9. Sepsis CMS core measure (SEP-1) highlights. (2016). Accessed: May 13, 2018: https://www.acep.org/how-we-serve/sections/quality-improvement--patient-safety/newsletters/march-2016/sepsis-cms-core....
  10. Khan P: Severe sepsis bundles. Indian J Crit Care Med. 2010, 14:8-13. 10.4103/0972-5229.63028
  11. Elixhauser A, Friedman B, Stranges E: Septicemia in U.S. hospitals, 2009. Statistical Brief #122. Healthcare Cost and Utilization Project (HCUP) Statistical Briefs [Internet]. Agency for Health Care Policy and Research (US), Rockville (MD), US; 2011.
  12. Making health care safer. (2016). Accessed: May 13, 2018: https://www.cdc.gov/vitalsigns/sepsis/index.html.
  13. Boudreaux ED, Camargo CA Jr, Arias SA, et al.: Improving suicide risk: screening and detection in the emergency department. Am J Prev Med. 2016, 50:445-453. 10.1016/j.amepre.2015.09.029
  14. Naikoba S, Hayward A: The effectiveness of interventions aimed at increasing handwashing in healthcare workers - a systematic review. J Hosp Infect. 2001, 47:173-180. 10.1053/jhin.2000.0882
  15. Strandbygaard U, Thomsen SF, Backer V: A daily SMS reminder increases adherence to asthma treatment: a three-month follow-up study. Respir Med. 2010, 104:166-171. 10.1016/j.rmed.2009.10.003
  16. Leon LN II: Sepsis fun facts: a simple way to increase sepsis bundle compliance. Ann Emerg Med. 2017, 70:152.
  17. Levy MM, Rhodes A, Phillips GS, et al.: Surviving Sepsis Campaign: association between performance metrics and outcomes in a 7.5-year study. Crit Care Med. 2014, 43:3-12. 10.1097/CCM.0000000000000723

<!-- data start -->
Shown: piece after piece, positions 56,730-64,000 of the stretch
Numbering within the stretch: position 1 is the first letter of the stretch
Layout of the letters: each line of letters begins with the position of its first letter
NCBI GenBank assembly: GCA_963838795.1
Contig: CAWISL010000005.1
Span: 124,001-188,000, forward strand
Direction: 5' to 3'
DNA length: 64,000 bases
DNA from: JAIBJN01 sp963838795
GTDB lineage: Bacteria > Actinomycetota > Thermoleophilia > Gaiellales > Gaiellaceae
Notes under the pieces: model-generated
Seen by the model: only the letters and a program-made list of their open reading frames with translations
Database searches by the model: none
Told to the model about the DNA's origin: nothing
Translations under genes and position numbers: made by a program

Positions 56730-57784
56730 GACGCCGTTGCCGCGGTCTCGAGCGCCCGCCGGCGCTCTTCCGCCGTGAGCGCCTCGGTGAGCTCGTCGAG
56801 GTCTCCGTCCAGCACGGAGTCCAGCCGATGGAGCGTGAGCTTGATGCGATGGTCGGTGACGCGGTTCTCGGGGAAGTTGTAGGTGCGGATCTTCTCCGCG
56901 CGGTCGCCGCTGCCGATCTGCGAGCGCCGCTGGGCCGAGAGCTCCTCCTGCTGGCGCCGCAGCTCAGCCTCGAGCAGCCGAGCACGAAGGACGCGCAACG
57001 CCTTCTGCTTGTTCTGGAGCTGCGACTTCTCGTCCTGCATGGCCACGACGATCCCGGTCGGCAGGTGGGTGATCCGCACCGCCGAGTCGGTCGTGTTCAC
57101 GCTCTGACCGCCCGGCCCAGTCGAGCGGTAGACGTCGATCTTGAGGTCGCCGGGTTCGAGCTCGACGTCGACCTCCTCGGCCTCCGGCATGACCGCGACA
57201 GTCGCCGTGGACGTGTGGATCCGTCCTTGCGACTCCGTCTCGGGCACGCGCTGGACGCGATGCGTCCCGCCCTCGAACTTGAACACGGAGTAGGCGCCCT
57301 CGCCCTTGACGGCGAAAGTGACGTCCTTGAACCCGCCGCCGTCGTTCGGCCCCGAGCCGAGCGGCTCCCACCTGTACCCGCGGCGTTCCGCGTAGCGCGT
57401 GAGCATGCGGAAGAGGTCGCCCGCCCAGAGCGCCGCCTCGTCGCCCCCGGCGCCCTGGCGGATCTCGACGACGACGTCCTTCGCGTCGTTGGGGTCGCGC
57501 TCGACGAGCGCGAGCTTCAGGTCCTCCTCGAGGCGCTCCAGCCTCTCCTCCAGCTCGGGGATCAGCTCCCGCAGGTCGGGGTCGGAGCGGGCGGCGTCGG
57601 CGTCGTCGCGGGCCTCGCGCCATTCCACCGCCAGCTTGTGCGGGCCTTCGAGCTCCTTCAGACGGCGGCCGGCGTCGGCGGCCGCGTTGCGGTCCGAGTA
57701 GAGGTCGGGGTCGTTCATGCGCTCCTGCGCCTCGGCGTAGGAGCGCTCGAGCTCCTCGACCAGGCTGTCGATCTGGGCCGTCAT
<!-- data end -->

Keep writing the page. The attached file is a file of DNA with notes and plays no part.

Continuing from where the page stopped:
Original article
peer-reviewed

Sepsis Cards and Facts: A Simple Way to Increase Sepsis Bundle Compliance


Author Information

Leoh Leon

Emergency Medicine, University of Central Florida College of Medicine, Orlando, USA

Nicholas Kramer

Emergency Medicine, University of Central Florida College of Medicine, Orlando, USA

Latha Ganti Corresponding Author

Emergency Medicine, Envision Physician Services, Orlando, USA

Emergency Medicine, University of Central Florida College of Medicine/Hospital Corporation of America Graduate Medical Education Consortium, Orlando, USA

Kendra Amico

Emergency Medicine, University of Central Florida College of Medicine, Orlando, USA

Larissa Dub

Emergency Medicine, University of Central Florida College of Medicine, Orlando, USA

David Lebowitz

Emergency Medicine, University of Central Florida College of Medicine, Orlando, USA

Javier Rosario

Emergency Medicine, University of Central Florida College of Medicine, Orlando, USA

Bethany Ballinger

Emergency Medicine, University of Central Florida College of Medicine, Orlando, USA


Ethics Statement and Conflict of Interest Disclosures

Human subjects: Consent was obtained by all participants in this study. Animal subjects: All authors have confirmed that this study did not involve animal subjects or tissue. Conflicts of interest: In compliance with the ICMJE uniform disclosure form, all authors declare the following: Payment/services info: All authors have declared that no financial support was received from any organization for the submitted work. Financial relationships: All authors have declared that they have no financial relationships at present or within the previous three years with any organizations that might have an interest in the submitted work. Other relationships: All authors have declared that there are no other relationships or activities that could appear to have influenced the submitted work.

Acknowledgements

Disclaimer: This research was supported (in whole or in part) by HCA and/or an HCA-affiliated entity. The views expressed in this publication represent those of the author(s) and do not necessarily represent the official views of HCA or any of its affiliated entities.


Original article
peer-reviewed

Sepsis Cards and Facts: A Simple Way to Increase Sepsis Bundle Compliance